Parenting can be stressful, but one of the most powerful lessons learned about mindfulness is the the practice can help anchor your awareness in whatever activity you're involved in. Mindfulnes helps change your relationship with your experiences. It doesn't provide you a mechanism to avoid them or to check out of life or to deny you either joyful or incredibly painful feelings. A mindful perspective, is just that. A perspective. There's nothing more nurturing for your child than for him or her to perceive your full attention and appreciation, and attunement to her experiences. This forms deeper attachments and nurtures a greater sense of trust. Just think how easy and beneficial it might be to apply many of these same foundational experiences to your professional life.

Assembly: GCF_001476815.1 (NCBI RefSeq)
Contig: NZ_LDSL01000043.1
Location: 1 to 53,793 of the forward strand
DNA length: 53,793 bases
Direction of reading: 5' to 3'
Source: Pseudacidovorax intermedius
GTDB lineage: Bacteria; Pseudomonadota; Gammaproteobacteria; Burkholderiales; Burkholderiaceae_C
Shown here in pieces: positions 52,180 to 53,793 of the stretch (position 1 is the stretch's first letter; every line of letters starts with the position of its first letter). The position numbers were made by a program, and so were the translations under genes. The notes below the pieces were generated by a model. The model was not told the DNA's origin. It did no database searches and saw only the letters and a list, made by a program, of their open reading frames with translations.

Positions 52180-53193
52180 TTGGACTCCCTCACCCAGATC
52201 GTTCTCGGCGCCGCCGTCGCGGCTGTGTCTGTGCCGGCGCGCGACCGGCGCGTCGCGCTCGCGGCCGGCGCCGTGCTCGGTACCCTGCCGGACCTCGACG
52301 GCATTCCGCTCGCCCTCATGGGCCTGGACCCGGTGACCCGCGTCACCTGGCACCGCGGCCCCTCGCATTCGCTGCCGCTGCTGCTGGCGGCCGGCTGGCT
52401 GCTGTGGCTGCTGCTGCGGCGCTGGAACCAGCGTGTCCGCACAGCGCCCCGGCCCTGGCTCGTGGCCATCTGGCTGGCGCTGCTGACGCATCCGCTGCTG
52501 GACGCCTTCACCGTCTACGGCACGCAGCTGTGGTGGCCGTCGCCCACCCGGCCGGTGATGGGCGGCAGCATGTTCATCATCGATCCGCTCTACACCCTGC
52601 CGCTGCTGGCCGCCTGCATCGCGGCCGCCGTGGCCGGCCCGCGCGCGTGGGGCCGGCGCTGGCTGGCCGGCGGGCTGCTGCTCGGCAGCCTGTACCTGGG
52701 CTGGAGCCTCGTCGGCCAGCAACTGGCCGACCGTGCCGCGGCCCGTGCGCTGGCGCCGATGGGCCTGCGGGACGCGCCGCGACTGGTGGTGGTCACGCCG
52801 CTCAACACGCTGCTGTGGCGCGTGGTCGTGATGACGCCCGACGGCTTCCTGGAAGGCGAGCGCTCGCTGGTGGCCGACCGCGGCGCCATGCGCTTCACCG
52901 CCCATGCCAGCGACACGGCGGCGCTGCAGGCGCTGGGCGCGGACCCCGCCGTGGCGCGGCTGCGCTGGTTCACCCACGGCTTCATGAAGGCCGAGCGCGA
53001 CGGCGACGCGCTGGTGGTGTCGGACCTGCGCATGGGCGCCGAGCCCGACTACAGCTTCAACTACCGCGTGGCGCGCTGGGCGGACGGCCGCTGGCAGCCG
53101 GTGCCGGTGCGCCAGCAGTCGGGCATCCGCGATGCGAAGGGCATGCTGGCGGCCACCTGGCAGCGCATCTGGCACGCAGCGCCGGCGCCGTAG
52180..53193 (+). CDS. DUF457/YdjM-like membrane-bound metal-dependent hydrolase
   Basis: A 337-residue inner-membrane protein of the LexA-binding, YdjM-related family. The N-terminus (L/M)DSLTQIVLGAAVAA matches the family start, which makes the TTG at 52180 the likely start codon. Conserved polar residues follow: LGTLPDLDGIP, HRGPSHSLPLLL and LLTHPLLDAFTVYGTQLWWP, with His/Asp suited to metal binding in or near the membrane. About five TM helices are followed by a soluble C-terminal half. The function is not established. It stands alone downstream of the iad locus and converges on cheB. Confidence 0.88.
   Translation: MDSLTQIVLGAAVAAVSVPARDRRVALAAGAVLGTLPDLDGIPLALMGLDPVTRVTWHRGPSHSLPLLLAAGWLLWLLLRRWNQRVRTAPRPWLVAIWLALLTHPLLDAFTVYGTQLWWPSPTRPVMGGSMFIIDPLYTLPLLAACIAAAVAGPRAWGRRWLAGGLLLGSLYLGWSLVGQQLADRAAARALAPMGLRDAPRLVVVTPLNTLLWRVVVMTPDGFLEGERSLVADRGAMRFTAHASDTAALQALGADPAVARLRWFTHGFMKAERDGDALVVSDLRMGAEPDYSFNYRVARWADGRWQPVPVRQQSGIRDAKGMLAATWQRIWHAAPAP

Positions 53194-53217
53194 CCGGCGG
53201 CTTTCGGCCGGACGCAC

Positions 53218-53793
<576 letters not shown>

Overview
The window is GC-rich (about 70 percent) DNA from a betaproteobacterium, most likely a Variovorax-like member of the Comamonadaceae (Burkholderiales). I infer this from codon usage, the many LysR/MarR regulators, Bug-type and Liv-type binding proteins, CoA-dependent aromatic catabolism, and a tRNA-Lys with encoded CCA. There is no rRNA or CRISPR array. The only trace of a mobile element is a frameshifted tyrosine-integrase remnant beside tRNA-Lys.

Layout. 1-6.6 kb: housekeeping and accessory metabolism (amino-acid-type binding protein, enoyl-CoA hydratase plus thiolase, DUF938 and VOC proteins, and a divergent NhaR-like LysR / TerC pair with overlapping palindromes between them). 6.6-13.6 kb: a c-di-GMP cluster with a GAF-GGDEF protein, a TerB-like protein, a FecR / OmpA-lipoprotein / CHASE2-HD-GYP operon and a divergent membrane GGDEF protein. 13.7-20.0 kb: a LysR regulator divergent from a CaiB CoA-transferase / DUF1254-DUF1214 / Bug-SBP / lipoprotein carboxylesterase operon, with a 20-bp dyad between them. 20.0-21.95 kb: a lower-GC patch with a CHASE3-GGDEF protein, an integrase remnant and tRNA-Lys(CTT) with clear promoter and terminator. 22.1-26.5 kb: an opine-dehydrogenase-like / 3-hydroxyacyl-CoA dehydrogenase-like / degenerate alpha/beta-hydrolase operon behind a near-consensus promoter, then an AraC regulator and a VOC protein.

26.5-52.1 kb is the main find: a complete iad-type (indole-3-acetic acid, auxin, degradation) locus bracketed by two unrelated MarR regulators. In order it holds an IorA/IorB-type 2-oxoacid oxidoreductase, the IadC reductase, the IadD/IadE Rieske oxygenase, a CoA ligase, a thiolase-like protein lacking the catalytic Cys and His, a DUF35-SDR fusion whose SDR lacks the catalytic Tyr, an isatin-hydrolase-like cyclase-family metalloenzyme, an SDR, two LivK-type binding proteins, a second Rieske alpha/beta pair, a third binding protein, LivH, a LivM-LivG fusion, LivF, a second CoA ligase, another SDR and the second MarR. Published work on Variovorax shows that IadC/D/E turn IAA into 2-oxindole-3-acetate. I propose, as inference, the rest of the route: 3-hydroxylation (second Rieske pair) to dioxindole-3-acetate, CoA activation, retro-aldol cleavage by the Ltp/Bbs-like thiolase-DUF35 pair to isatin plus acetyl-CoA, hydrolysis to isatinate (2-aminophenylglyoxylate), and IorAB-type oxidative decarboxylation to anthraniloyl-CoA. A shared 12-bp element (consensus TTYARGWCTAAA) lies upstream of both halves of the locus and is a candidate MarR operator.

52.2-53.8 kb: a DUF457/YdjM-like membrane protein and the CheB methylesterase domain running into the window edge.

As a consultant of one sort or another, a risk manager, I prided myself on an ability to recommend not only what my clients should do, but what they should not do. That's par for the course for being paid for your advice - you don't get to make recommendations without being able to identify some pain. It's always easier to see into these alternative universes and advise someone else, without the weight of owning their choices, than it is to take your own advice. By the way, a great article (Hindsight is Twenty20) from @miccohen at Twenty20 on the consequences of the wrong approach.
Progress is a messy process that invites a persistent focus on being productive. That was me - long hours and an endless investment in time management methodologies, my personal favorite being Getting Things Done (GTD), and the various tools and systems needed to prioritize all the stuff that needs to get done.